Wales joins England in announcing delay to business rates revaluation
Wales has joined England in announcing the dates for a delayed business rates revaluation.
The next non-domestic rates revaluation in Wales will now take effect in 2023 and be based on property values as at 1 April 2021 – mirroring an announcement made by Communities’ Secretary Robert Jenrick back in May. Scotland has yet to announce any delay in its revaluation, despite various calls from businesses north of the border.
The Welsh Government stated that postponing the revaluation to 2023 will mean that the rateable values on which rates bills are based will better reflect the impact of COVID-19. The change also means that the next revaluation in Wales takes effect at the same time as England, ensuring businesses in Wales aren’t put at a disadvantage against their neighbours.
Rebecca Evans MS, Minister for Finance and Trefnydd went on to say that the Government would “continue to explore more fundamental reforms to the local taxation system.”
She claimed that they had already achieved their short-term goals for the non‑domestic rates system in Wales and are now considering wider and longer-term questions. These include looking at different approaches to property valuation and whether they are viable; whether they would be fairer; and whether there would be benefits for public services and the economy in Wales. They haven’t ruled out looking at potential alternatives for raising revenue from non-domestic property in the longer term.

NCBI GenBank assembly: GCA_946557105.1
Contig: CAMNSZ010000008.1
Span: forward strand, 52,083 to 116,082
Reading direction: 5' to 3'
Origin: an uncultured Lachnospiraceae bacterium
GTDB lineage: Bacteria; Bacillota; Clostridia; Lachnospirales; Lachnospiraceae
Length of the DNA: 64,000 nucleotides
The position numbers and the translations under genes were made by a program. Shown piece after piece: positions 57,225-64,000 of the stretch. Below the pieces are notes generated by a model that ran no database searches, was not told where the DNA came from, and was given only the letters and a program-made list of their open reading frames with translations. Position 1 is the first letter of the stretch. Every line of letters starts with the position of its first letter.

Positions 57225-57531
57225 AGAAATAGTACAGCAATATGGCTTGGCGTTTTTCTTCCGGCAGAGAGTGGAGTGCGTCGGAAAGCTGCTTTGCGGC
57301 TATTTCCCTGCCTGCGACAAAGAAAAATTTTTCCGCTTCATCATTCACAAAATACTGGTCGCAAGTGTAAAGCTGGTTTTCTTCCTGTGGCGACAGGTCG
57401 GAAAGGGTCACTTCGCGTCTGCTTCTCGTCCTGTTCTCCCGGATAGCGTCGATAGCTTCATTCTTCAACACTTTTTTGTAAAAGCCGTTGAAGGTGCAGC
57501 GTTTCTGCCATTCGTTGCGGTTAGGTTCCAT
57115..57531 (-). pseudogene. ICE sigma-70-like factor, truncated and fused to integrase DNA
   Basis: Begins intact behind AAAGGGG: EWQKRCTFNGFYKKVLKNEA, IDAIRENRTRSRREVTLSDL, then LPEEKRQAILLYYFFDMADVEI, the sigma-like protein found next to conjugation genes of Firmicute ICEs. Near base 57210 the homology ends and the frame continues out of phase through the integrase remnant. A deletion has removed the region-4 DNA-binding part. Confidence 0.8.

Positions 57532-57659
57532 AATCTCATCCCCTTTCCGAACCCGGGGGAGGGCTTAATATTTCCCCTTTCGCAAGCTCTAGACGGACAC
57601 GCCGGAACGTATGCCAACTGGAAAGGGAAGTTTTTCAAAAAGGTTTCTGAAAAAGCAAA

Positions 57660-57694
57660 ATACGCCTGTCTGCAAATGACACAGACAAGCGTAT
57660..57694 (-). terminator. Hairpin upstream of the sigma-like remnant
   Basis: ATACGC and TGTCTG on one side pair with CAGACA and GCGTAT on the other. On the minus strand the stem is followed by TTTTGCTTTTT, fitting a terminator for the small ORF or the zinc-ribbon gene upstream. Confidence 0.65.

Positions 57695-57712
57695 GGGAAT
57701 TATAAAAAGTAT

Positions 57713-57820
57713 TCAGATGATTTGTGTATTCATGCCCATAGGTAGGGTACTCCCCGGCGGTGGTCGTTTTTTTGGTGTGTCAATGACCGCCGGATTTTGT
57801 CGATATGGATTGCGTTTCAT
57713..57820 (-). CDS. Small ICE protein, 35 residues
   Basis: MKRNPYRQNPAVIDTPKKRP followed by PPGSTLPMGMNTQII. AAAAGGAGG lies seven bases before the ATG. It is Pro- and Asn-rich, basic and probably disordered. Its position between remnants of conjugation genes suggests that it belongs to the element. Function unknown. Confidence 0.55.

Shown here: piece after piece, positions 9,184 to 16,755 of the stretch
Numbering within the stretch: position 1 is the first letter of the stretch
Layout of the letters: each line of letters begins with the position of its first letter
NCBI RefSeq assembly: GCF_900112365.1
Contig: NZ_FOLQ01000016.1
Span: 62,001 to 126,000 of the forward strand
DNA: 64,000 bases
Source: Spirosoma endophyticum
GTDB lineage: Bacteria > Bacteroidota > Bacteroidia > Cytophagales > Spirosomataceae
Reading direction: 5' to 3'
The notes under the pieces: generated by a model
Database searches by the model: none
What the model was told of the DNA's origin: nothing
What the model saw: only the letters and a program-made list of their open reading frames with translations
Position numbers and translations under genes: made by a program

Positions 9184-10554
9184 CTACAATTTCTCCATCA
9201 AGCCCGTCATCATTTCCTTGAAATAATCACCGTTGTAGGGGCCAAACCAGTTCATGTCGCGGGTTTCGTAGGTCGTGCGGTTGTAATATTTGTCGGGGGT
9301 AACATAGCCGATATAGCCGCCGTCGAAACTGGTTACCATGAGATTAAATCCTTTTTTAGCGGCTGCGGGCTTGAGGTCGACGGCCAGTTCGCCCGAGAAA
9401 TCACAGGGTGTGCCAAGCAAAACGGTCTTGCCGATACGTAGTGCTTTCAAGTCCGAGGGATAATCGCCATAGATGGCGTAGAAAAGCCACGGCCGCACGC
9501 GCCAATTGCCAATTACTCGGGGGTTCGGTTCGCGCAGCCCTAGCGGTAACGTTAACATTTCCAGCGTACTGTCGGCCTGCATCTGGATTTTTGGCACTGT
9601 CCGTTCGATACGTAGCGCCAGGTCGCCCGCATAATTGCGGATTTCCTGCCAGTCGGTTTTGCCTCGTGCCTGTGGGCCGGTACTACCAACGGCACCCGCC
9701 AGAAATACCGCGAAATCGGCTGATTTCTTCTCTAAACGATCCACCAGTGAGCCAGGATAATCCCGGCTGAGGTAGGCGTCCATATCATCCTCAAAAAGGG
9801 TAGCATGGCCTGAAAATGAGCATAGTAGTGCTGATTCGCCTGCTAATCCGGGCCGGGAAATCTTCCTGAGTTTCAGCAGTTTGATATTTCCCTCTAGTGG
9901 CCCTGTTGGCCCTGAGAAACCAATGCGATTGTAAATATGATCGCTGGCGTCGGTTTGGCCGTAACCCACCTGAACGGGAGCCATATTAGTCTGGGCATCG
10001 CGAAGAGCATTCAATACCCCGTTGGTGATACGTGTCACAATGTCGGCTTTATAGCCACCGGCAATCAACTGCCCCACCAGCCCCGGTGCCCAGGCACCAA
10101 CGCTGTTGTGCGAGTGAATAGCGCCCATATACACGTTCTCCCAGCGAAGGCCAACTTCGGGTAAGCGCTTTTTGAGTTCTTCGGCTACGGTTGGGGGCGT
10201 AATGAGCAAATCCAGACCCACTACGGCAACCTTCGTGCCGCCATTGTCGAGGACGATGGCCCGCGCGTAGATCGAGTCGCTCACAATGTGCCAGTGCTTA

The intention is to bring together and publish the results from the programme of work this autumn, and to inform the debate about local government finance ahead of the next Senedd term.
Calls are mounting for the supermarket giants to hand back their business rates windfall after seeing profits leap during lockdown.
The Scottish Government is warming up businesses north of the border for changes to business rates come April next year.
Every penny that stays in the till counts right now and there could still be opportunities to save significant sums, if you know the right questions to ask.